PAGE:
19.3. Writing Messages

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19.3. Writing Messages

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19.3. Writing Messages To send an email, click New in the toolbar or press -N. The New Message form, shown in Figure 19-6, opens. Here's how you go about writing a message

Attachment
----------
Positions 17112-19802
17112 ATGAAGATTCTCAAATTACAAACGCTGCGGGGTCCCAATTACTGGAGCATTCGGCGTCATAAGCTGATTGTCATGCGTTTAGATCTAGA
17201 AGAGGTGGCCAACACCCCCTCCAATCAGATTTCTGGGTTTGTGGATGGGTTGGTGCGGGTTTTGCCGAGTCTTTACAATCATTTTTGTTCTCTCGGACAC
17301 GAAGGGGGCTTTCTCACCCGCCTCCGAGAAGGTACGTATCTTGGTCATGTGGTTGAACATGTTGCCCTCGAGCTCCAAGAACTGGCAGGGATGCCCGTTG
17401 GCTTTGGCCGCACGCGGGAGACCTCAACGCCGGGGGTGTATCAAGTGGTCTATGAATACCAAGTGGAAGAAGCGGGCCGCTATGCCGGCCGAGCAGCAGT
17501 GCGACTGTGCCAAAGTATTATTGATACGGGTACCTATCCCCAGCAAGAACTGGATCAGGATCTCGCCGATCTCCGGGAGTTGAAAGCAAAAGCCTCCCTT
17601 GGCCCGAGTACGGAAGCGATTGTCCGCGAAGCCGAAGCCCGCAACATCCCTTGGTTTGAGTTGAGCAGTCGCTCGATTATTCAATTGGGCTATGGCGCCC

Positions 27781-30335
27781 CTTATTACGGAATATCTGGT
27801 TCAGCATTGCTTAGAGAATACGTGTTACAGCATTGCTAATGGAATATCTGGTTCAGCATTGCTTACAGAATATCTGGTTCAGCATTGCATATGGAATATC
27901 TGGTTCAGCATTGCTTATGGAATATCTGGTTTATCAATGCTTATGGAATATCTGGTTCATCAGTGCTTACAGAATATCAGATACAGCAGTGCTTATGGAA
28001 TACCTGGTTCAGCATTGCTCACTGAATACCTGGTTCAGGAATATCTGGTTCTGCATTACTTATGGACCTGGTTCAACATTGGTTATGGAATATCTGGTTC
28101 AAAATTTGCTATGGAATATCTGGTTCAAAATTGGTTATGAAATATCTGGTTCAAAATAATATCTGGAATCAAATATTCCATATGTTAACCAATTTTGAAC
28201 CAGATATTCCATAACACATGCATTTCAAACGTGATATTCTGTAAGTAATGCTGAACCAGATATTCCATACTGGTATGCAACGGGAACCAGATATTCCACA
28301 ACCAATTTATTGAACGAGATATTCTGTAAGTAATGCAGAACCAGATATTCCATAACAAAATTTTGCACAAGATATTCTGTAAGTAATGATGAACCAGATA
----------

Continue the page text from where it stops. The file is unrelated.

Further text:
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  1. 19.3. Writing Messages To send an email, click New in the toolbar or press -N. The New Message form, shown in Figure 19-6, opens. Here's how you go about writing a message: 1. In the "To:" field, type the recipient's email address. If somebody is in your Address Book (Section 5.13.3.2), type the first couple of letters of the name or email address; Mail automatically completes the address. (If the first guess is wrong, type another letter or two until Mail revises its guess.) Tip: If you find Mail constantly tries to autofill in the address of someone you don't really communicate with, you can zap that address from its memory by choosing Window Previous Recipients. Click the undesired address, and then click Remove From List. As in most dialog boxes, you can jump from blank to blank (from the "To:" field to the "Cc:" field, for example) by pressing the Tab key. GEM IN THE ROUGH The Mighty Morphing Interface You don't have to be content with the factory-installed design of the Mail screen. You can control almost every aspect of its look and layout. For example, you can control the main window's information columns exactly as you would in a Finder list view window—make a column narrower or wider by dragging the right edge of its column heading, rearrange the columns by dragging their titles, and so on. You can also control which columns appear using the commands in the View Columns menu. Similarly, you can sort your email by clicking these column headings, exactly as in the Finder. Click a second time to reverse the